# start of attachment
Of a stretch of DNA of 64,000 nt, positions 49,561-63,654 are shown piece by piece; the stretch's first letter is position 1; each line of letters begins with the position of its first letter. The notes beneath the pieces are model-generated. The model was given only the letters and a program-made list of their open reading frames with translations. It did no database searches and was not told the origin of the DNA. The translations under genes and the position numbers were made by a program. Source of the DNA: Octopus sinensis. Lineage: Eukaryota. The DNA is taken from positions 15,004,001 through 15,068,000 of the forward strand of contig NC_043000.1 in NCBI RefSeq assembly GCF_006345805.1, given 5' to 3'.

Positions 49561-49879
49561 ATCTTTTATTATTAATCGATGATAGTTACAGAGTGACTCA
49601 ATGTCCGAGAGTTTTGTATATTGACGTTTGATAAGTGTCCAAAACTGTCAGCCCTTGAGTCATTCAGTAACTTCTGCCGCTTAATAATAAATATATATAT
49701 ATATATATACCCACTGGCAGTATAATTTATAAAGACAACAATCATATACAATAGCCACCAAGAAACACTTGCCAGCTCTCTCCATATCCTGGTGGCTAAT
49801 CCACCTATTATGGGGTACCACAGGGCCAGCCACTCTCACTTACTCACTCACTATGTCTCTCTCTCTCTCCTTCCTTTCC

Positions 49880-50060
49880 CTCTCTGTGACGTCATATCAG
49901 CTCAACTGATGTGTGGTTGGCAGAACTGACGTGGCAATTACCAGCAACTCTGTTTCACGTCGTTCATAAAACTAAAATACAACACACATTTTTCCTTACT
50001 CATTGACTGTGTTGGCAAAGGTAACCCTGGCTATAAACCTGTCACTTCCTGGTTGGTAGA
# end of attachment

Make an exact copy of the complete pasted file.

Of a stretch of DNA of 64,000 nt, positions 49,561-63,654 are shown piece by piece; the stretch's first letter is position 1; each line of letters begins with the position of its first letter. The notes beneath the pieces are model-generated. The model was given only the letters and a program-made list of their open reading frames with translations. It did no database searches and was not told the origin of the DNA. The translations under genes and the position numbers were made by a program. Source of the DNA: Octopus sinensis. Lineage: Eukaryota. The DNA is taken from positions 15,004,001 through 15,068,000 of the forward strand of contig NC_043000.1 in NCBI RefSeq assembly GCF_006345805.1, given 5' to 3'.

Positions 49561-49879
49561 ATCTTTTATTATTAATCGATGATAGTTACAGAGTGACTCA
49601 ATGTCCGAGAGTTTTGTATATTGACGTTTGATAAGTGTCCAAAACTGTCAGCCCTTGAGTCATTCAGTAACTTCTGCCGCTTAATAATAAATATATATAT
49701 ATATATATACCCACTGGCAGTATAATTTATAAAGACAACAATCATATACAATAGCCACCAAGAAACACTTGCCAGCTCTCTCCATATCCTGGTGGCTAAT
49801 CCACCTATTATGGGGTACCACAGGGCCAGCCACTCTCACTTACTCACTCACTATGTCTCTCTCTCTCTCCTTCCTTTCC

Positions 49880-50060
49880 CTCTCTGTGACGTCATATCAG
49901 CTCAACTGATGTGTGGTTGGCAGAACTGACGTGGCAATTACCAGCAACTCTGTTTCACGTCGTTCATAAAACTAAAATACAACACACATTTTTCCTTACT
50001 CATTGACTGTGTTGGCAAAGGTAACCCTGGCTATAAACCTGTCACTTCCTGGTTGGTAGA